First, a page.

12 February 1989: Patrick Finucane a prominent Civil Rights solicitor was killed at his home in Belfast by loyalist paramilitaries on this day. His murder was one of the most controversial deaths of the Conflict in the North of Ireland (1968-1998). He came to prominence due to successfully challenging the British Government over several important human rights cases in the 1980s.He was shot fourteen times as he sat eating a meal at his home with his three children and his wife, who was also wounded during the attack. In September 2004, a UDA informer, Ken Barret pleaded guilty to his murder.
Two public investigations concluded that elements of the British security forces colluded in Finucane's murder and there have been high-profile calls for a public inquiry. However, in October 2011, it was announced that a planned public inquiry would be replaced by a less wide-ranging review. This review released a report in December 2012 acknowledging that the case entailed "a wilful and abject failure by successive Governments" however, Finucane's family called the De Silva report a sham.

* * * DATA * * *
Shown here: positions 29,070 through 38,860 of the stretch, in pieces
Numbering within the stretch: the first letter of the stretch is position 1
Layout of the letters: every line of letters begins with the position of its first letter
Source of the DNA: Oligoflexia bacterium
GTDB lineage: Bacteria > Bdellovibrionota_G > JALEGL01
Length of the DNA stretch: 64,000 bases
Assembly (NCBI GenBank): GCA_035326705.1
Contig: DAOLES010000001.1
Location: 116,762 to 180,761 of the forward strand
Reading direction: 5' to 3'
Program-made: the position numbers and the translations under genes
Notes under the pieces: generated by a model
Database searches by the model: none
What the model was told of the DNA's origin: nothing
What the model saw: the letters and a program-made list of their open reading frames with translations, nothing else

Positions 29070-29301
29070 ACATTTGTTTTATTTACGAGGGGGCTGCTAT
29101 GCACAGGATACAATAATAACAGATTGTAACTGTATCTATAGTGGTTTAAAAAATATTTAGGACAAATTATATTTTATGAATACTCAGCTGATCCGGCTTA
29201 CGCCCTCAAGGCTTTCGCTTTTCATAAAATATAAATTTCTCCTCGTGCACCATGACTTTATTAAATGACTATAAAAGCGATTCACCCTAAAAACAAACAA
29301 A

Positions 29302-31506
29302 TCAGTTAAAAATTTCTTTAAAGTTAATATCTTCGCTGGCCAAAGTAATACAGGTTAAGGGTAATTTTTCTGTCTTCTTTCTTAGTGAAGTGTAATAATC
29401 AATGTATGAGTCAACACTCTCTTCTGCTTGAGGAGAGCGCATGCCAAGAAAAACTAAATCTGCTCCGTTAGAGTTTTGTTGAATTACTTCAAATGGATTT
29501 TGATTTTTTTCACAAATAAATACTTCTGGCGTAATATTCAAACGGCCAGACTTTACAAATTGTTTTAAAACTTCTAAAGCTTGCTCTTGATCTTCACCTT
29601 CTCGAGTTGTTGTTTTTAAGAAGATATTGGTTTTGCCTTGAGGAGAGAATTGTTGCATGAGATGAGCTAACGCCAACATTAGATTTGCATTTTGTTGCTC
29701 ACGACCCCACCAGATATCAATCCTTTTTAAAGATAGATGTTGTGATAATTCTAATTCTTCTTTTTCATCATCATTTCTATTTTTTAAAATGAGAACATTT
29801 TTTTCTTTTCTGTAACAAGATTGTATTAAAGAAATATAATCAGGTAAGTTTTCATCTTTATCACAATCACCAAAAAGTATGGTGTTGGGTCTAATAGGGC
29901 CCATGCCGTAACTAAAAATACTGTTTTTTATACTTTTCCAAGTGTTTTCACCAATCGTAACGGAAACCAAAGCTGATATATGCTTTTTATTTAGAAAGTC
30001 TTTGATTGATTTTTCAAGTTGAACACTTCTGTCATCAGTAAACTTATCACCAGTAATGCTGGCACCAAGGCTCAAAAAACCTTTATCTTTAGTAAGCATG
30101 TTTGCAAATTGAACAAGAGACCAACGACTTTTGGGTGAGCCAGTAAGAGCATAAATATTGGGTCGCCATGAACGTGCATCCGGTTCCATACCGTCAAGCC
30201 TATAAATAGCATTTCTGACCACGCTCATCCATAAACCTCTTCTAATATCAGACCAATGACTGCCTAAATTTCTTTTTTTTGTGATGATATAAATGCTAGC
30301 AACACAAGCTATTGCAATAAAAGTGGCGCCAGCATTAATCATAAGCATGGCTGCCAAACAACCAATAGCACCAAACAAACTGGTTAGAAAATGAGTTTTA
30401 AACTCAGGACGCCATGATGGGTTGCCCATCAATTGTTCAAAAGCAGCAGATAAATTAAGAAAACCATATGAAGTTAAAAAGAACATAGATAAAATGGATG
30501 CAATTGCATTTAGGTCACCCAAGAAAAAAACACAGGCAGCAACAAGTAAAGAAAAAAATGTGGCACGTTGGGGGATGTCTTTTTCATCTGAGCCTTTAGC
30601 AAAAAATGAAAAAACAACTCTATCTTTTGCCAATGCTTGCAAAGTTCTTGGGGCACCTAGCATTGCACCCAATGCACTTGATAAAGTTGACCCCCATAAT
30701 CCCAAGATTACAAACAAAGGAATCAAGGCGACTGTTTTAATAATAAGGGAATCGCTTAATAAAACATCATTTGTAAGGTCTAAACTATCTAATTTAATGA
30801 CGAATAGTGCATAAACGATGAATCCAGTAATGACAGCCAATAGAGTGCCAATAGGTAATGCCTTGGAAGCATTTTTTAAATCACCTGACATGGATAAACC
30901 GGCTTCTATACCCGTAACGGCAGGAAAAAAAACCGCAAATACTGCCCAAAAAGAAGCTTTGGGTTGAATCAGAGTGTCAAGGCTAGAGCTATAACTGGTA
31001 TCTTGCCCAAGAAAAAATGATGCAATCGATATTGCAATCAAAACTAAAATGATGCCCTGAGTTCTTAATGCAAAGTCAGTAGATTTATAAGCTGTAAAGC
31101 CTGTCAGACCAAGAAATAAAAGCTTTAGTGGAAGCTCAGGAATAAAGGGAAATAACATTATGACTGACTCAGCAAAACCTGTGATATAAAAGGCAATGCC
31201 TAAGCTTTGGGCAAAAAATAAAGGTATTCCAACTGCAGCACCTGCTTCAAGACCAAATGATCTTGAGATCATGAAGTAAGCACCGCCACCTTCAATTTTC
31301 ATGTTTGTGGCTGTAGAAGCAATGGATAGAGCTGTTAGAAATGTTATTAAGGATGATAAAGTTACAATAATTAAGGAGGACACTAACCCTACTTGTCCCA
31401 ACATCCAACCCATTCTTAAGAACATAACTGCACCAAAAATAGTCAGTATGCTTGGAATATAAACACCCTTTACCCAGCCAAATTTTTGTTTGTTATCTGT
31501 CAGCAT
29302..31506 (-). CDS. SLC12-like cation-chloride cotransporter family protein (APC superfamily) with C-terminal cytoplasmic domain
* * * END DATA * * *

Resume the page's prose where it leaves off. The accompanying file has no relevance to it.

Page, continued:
Many in the Nationalist Community believed at the time that he had been set up for assassination by elements within both the British Government and Crown Forces - a conviction that lasts to this day.